Comment

Is the UK choosing between the EU and the US?

Tim Bale / Jun 2021

Image: Shutterstock

Writing as the 20th century turned into the 21st, Andrew Gamble argued that Margaret Thatcher had ‘legitimated opposition to Europe’ by suggesting ‘that there was an alternative’: ‘the English adventure’, she averred,

'was not over, provided English sovereignty was not given up. Priority should be given to America over Europe, because this was the guarantee of preserving an open seas, open trade policy, cultivating links with all parts of the world….True internationalism, she argued, meant avoiding entanglement with a protectionist, inward-looking, interventionist, high cost continental economy'.

Two decades later, we know her words proved persuasive. But does Brexit mean that the UK has finally made the choice that leant Gamble his title, Between Europe and America? Or is the country destined forever to oscillate between them?

The early indications suggest the latter rather than the former. Indeed, the Conservatives– for all that the majority of their MPs can be classified as Brexiteers, as Atlanticists, as neoliberals, and therefore as Thatcherites – continue to hope (not necessarily irrationally and very much in keeping with their leader’s oft-quoted mantra) that they can have their cake and eat it too.

On trade, even ‘hard’ Brexit can hardly be said, in the light of the Trade and Cooperation Agreement signed in December 2020, to represent a ‘clean break’ with the EU.

True the Northern Ireland Protocol is currently generating serious tensions between Brussels and London. And the UK government also insists on trumpeting its supposed successes in negotiating trade deals with other countries.

But the Biden administration has made it abundantly clear this week that if the UK is to stand any chance of progressing a free trade agreement with the US (something of a holy grail for Brexiteers), then it will need to stick to its commitments under the 2019 Withdrawal Agreement. And even if such an agreement is eventually reached, the most optimistic official estimate of the resulting increase to UK GDP puts it at no more than 0.36% - nice to have, admittedly, but nowhere near the value added by its continued trade with Europe.

As for foreign and defence policy, while the Johnson government’s recently published ‘integrated review’, Global Britain in a Competitive Age, declares that ‘[t]he United States will remain the UK’s most important strategic ally and partner’ and hints at an ‘indo-Pacific tilt’, the reality behind the rhetoric is more familiar.

Admittedly, the review makes a rather desperate attempt, across a range of areas ranging from defence, cybersecurity and sanctions, to paint the EU qua EU out of the picture. But even it is forced to concede that ‘we will work with the EU where our interests coincide – for example, in supporting the stability and security of the European continent and in cooperating on climate action and biodiversity.’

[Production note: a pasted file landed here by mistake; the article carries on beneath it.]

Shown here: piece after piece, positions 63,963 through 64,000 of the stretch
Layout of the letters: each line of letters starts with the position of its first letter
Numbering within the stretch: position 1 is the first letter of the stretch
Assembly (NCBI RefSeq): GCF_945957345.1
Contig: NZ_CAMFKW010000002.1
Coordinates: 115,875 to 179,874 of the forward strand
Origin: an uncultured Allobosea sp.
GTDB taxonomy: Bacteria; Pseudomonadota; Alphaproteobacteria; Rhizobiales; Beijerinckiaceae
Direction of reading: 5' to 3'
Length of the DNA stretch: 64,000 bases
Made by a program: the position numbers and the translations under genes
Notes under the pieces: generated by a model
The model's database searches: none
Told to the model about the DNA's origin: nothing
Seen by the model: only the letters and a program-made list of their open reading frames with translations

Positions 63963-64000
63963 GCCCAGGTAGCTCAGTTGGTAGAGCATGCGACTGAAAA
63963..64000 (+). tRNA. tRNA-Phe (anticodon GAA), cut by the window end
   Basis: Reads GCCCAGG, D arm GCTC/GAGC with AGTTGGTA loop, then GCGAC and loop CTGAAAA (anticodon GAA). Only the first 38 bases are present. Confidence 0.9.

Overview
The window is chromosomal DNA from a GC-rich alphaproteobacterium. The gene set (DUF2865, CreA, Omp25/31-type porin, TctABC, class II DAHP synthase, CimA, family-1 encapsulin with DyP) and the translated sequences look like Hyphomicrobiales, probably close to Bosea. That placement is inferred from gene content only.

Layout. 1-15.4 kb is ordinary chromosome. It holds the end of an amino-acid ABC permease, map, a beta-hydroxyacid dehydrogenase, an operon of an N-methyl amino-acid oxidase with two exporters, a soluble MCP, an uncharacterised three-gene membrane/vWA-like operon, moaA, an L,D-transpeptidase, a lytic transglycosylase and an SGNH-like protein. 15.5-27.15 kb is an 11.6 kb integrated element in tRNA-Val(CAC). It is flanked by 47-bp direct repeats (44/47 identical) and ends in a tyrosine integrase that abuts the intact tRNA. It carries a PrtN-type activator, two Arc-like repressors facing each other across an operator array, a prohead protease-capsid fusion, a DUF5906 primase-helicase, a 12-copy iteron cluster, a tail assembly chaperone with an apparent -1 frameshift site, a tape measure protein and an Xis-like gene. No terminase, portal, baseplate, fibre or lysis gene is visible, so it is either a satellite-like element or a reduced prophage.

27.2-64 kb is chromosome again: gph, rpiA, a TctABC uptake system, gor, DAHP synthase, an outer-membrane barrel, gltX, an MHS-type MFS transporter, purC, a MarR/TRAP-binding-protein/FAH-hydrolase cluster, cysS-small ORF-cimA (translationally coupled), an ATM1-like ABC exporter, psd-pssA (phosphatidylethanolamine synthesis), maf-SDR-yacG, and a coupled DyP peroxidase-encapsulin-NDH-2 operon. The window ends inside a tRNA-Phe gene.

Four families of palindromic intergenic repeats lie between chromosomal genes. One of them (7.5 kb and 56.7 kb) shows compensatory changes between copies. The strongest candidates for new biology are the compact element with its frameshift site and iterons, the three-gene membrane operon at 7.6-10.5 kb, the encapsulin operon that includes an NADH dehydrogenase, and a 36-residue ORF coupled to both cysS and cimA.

Moreover, ‘[t]he Euro-Atlantic region will remain critical to the UK’s security and prosperity’. In this respect, not only are bilateral relationships with various EU member states mentioned but so, too, are interoperability and participation in the Joint Expeditionary Force. NATO clearly comes first; but the OSCE and the Council of Europe get honourable mentions too. In short, geopolitically, this is not some sort of grand ‘Goodbye to Europe.’

But what about political economy? Surely Brexit, at the very least, will see the Conservative Party finally purging the UK of any last remaining vestiges of continental social democracy so it can hare off in pursuit of full-blown, Anglo-Saxon neoliberalism?

So far, anyway, the answer appears to be no. Talk of the Treasury’s spending taps being left on even after the pandemic may well be premature. But rather than paring back employment rights, freeing British firms from corporate responsibilities, slashing taxes, and generally preparing for a race to the bottom, all the talk is of the state having a greater role in building infrastructure and seeding innovation.

Moreover the Conservative’s new electoral coalition – built, it is vital to recall, not on Brexit alone but on the promise to former Labour (and UKIP) voters that Brexit will mean greater public spending aimed at ‘levelling up’ left-behind parts of provincial England – will make it trickier than ever to transform the UK into Anglo-America.

Ultimately, a middle-ranking island-nation situated just off the northwest coast of the European landmass – and one whose glory days are very much behind it – can neither deny nor defy the realities of geography and the laws (such as they are) of economics.

‘Gravity’ means that the EU will remain the UK’s most important trading partner. And the threat posed by Russia means that it will always need to look first to the defence of the continent of which it is a part even as it takes an interest in matters further afield. Meanwhile, the evidence from other economies of what works, as well as an electorate that has grown to expect the state to provide more than a mere safety net, renders further (neo)liberalisation economically and electorally risky.

So, while some Conservatives will always look longingly across the Atlantic, the continent across the North Sea and the English Channel cannot help but continue to count.

 

A longer version of this article can be found here.

 

Tim Bale

Tim Bale

June 2021

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